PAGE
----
Recent ruling affirms that the agency has violated the terms of a 2002 discrimination case settlement.
The Social Security Administration may be forced to fund millions of dollars in additional back pay to black male employees who say the agency breached the terms of a 2002 class action discrimination settlement, according to the Federal Times.
In a ruling issued on Dec. 18, Carlton Hadden, the director of the Office of Federal Operations at the Equal Employment Opportunity Commission, ordered an administrative judge to oversee distribution of back pay to black males working at SSA’s office in Baltimore from April 1, 2003, through Sept. 30, 2005. Hadden said that the agency must “correct any misapplications of its policies for granting performance awards,” and instructed the agency to provide written notification to a compliance officer.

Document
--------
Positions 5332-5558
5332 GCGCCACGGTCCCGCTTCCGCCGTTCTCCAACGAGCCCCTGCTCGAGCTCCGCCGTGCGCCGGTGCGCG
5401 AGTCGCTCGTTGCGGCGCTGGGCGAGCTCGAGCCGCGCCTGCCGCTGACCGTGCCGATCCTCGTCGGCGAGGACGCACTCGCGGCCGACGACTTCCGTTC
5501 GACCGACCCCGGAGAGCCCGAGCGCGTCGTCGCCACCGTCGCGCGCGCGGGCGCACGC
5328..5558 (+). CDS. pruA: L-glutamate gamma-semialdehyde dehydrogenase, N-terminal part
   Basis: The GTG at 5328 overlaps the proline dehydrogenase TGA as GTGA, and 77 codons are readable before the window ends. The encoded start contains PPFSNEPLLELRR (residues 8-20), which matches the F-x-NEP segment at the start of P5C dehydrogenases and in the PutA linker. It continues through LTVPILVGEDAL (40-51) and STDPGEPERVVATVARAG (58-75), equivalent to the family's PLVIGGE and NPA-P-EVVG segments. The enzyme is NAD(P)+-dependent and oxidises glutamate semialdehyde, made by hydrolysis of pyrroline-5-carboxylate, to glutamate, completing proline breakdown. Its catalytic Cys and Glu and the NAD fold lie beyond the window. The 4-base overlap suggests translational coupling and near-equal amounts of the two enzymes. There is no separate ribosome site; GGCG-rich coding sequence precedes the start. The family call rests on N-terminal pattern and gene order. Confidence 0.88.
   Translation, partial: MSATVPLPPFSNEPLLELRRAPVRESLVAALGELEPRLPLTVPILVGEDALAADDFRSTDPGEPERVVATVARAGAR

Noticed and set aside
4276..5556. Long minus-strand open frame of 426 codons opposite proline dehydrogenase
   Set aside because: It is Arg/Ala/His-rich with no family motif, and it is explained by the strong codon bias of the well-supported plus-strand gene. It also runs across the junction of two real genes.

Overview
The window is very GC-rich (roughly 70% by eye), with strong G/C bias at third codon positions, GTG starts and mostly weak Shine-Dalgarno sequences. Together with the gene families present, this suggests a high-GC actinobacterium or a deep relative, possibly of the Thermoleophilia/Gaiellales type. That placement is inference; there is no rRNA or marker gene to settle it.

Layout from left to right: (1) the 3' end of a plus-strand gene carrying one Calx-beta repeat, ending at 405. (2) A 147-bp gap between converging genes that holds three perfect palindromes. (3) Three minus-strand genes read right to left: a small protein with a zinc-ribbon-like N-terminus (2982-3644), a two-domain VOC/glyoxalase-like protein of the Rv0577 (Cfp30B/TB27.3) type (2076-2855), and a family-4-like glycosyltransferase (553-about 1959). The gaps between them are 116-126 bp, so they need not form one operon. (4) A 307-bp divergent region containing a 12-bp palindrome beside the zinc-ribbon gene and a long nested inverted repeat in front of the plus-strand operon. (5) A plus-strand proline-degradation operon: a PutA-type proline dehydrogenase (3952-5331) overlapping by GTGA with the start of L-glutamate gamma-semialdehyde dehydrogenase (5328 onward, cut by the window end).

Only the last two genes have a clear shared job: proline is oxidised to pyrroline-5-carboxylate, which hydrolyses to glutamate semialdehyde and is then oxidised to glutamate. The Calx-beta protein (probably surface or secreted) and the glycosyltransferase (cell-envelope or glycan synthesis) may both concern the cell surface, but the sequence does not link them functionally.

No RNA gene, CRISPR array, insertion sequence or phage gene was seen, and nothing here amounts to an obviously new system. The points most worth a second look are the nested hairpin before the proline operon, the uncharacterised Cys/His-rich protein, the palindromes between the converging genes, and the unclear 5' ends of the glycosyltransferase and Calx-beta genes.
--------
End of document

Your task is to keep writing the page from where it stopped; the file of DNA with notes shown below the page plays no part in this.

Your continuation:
The decision confirmed a ruling from April 2011, which found that SSA had broken the terms of the 2002 settlement of allegations that the agency discriminated against the men regarding promotions, performance assessments and bonuses. Though SSA had paid out $6.4 million as part of the agreement, discrepancies remained in the way that bonuses and quality step increases were distributed, the 2011 ruling found.
In a statement, Michael Kator, the employees’ lawyer, said that the ruling would mean that SSA would be forced to pay a steeper penalty than if they had followed the terms of the original settlement. As many as 2,200 current and former employees would likely be affected, according to the settlement documents.
“While it may ultimately be for the experts to decide, SSA’s liability could well exceed by 10 times the amount of the original settlement,” Kator wrote.
Kia Anderson, a spokeswoman for the Social Security Administration, told the Federal Times that the agency “disagreed with the ruling” and would “defend its position” to the administrative judge, who will determine the final sum the agency owes the employees.
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